According to article 11 of Directive 2011/16/EU (the DAC), PAOEs consist in one Member State requesting to be present in another Member States’ offices and/or during administrative enquiries carried out in the territory of the requested Member State. In addition to being present, Member States’ officials may interview individuals and examine records during administrative enquiries – but under the condition that this is permitted under the legislation of the requested Member State.
According to article 12 of Directive 2011/16/EU (the DAC), simultaneous controls consist in two or more Member States agreeing to audit, in parallel and each in their own territory, one or more related taxpayers which are of common or complementary interest to their respective tax administrations. The main aim is to exchange the obtained information.
The term Joint Audit is created by the OECD7. Under the OECD definition a joint audit involves two or more tax administrations that come together and form a single audit team, in order to examine an issue/set of transactions which pertain to one or more related taxpayers (with cross-border economic activities). Both tax administrations will have a common or complementary interest in the taxpayer(s). The aim of this exercise is to agree on a single audit report at the end and assess the related taxpayers to tax on this basis. Through this process, the tax authorities are expected to form a more comprehensive understanding of the audited taxpayers’ affairs and conclude with an assessment that does not result in double taxation or non-taxation.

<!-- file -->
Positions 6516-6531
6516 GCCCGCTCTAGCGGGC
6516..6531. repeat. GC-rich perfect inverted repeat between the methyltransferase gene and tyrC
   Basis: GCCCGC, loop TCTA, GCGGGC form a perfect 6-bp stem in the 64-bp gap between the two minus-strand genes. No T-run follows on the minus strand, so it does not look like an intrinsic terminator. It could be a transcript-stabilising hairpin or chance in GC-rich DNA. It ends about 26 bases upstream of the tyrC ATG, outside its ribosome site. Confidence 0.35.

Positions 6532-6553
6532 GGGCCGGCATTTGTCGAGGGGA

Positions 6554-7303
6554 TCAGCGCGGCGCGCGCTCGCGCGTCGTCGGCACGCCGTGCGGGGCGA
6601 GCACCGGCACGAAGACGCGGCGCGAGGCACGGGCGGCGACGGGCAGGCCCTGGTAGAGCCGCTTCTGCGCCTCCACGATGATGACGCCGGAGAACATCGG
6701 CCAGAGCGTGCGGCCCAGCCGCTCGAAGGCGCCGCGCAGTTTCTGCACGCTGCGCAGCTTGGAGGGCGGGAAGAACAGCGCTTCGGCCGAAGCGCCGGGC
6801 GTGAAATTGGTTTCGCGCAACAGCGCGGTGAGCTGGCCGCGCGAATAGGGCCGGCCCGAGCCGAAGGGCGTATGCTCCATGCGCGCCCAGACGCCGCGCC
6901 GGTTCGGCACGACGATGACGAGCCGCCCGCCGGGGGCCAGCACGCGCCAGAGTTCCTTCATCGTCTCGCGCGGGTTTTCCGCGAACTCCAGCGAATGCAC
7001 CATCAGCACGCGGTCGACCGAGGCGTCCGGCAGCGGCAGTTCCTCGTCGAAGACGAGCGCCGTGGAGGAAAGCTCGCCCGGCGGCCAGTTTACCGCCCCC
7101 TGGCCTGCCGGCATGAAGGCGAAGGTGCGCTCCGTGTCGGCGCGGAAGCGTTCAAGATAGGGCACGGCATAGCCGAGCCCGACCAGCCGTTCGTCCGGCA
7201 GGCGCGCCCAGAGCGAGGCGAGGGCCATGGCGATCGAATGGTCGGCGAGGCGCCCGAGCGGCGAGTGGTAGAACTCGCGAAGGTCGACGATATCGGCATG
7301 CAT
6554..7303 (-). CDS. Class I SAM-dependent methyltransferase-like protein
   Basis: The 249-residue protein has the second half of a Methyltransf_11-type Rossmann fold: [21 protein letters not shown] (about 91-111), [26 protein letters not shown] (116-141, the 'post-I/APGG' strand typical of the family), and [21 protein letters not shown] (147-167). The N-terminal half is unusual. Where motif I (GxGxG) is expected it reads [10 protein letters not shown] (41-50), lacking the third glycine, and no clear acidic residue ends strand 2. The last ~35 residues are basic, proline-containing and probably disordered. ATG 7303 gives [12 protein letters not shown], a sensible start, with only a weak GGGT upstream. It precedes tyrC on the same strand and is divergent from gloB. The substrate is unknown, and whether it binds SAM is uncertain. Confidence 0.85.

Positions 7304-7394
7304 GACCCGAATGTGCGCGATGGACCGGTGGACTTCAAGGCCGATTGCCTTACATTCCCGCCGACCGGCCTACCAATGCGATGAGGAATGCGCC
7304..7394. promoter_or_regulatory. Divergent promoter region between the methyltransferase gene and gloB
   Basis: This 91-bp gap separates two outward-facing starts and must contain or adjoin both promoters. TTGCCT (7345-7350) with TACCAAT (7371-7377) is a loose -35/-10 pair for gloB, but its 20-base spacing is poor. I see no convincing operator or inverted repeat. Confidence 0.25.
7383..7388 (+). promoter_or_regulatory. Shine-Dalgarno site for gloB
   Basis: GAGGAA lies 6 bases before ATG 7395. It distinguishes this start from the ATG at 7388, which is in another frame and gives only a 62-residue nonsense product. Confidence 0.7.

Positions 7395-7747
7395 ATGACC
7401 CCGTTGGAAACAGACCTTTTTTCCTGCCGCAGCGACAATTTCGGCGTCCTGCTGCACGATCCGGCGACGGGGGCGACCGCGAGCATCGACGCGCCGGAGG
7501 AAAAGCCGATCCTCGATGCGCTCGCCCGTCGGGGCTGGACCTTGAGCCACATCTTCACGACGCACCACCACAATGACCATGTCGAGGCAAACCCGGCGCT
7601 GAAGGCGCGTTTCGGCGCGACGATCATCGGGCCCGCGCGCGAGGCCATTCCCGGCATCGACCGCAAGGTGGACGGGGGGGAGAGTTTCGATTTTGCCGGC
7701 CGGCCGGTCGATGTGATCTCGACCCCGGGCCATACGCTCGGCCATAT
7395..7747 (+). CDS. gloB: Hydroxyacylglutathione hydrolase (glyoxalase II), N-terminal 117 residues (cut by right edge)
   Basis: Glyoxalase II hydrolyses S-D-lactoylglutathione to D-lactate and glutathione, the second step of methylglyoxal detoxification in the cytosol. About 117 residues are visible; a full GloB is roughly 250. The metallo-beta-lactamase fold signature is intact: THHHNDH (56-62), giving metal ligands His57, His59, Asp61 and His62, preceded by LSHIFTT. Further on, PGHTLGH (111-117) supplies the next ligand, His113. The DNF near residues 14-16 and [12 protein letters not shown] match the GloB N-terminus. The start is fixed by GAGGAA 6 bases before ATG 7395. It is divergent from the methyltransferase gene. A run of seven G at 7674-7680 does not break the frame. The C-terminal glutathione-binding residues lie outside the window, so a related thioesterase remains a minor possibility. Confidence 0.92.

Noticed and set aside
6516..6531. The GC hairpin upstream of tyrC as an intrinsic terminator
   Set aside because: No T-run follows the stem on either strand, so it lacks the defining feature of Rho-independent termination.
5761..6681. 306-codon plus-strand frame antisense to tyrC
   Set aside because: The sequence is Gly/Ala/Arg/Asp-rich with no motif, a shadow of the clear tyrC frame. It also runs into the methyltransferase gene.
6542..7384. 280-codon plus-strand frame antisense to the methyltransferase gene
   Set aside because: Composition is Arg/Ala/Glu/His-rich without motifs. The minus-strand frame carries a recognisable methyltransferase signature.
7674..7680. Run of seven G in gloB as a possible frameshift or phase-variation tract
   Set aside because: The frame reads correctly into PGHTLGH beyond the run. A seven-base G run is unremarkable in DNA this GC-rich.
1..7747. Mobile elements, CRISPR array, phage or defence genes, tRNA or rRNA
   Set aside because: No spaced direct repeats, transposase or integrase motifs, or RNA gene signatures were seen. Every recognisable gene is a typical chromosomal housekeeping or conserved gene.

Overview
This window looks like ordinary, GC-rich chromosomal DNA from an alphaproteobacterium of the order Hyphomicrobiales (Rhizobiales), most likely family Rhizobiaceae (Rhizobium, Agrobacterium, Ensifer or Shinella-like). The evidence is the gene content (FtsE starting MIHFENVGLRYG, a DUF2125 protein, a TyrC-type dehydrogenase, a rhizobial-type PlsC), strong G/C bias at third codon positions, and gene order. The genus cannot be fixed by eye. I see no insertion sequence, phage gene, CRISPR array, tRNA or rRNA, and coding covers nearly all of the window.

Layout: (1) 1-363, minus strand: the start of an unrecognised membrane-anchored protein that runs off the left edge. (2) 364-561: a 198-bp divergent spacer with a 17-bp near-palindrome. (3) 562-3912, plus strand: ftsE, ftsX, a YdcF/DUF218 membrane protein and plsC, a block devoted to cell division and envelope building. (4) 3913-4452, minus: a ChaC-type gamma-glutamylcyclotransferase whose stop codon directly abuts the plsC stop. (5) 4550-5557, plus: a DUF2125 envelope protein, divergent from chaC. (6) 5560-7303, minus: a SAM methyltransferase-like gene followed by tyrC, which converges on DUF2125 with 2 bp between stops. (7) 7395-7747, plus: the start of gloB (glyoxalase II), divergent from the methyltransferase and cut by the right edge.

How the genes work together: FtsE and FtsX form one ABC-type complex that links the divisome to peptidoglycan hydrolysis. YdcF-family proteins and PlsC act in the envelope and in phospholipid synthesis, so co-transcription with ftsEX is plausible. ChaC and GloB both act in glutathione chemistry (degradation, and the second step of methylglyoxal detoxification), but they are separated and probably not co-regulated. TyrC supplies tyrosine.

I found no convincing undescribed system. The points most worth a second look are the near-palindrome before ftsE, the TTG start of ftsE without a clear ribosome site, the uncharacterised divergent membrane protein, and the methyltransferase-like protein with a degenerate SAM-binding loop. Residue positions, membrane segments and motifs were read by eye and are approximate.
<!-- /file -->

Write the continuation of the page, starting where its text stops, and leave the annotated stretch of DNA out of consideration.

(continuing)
Within the framework of the EU Fiscalis Programme, a multilateral control8 is an arrangement where national tax administrations agree to carry out co-ordinated controls of one or more related taxpayers where the control is linked to a common or complementary interest.
The Programme Fiscalis 2020 provides no legal basis itself for the execution of multilateral transfer pricing controls but finances the meetings of tax officials as well as their participation in administrative enquiries carried out abroad.
It is not the aim of this report to confine the various kinds of administrative cooperation to certain pre-defined concepts; rather administrative cooperation should be designed in a way that best fits to the facts and circumstances of each case. On this premise, the term “coordinated transfer pricing controls”, as used in this Report, refers to transfer pricing audits of two or more related entities of the same MNE group which are tax resident in different Member States. The controls are carried out by the tax administration of the Member State where each entity is tax resident in a coordinated manner and within the applicable legal framework (i.e. national rules and EU law).
1.3 LEGAL FRAMEWORK
1.3.1 State of Play